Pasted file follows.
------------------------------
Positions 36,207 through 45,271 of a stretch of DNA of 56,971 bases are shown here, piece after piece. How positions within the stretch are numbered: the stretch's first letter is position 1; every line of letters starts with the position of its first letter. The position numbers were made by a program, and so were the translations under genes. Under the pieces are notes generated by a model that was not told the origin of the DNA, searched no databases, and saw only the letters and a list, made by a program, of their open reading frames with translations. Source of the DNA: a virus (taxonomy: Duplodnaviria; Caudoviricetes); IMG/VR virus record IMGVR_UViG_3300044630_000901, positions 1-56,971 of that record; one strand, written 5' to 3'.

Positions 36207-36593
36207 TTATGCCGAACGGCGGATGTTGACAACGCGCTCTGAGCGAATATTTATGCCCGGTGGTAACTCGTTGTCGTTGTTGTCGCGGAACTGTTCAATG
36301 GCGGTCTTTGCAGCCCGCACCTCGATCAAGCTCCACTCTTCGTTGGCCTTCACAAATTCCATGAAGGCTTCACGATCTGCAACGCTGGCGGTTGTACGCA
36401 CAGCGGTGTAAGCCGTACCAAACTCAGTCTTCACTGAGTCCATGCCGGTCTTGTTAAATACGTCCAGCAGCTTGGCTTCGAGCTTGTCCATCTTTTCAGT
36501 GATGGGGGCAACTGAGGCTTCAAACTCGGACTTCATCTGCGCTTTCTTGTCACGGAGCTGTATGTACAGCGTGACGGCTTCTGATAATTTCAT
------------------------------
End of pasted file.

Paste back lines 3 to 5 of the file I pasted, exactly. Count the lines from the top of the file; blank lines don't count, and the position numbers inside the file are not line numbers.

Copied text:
36207 TTATGCCGAACGGCGGATGTTGACAACGCGCTCTGAGCGAATATTTATGCCCGGTGGTAACTCGTTGTCGTTGTTGTCGCGGAACTGTTCAATG
36301 GCGGTCTTTGCAGCCCGCACCTCGATCAAGCTCCACTCTTCGTTGGCCTTCACAAATTCCATGAAGGCTTCACGATCTGCAACGCTGGCGGTTGTACGCA
36401 CAGCGGTGTAAGCCGTACCAAACTCAGTCTTCACTGAGTCCATGCCGGTCTTGTTAAATACGTCCAGCAGCTTGGCTTCGAGCTTGTCCATCTTTTCAGT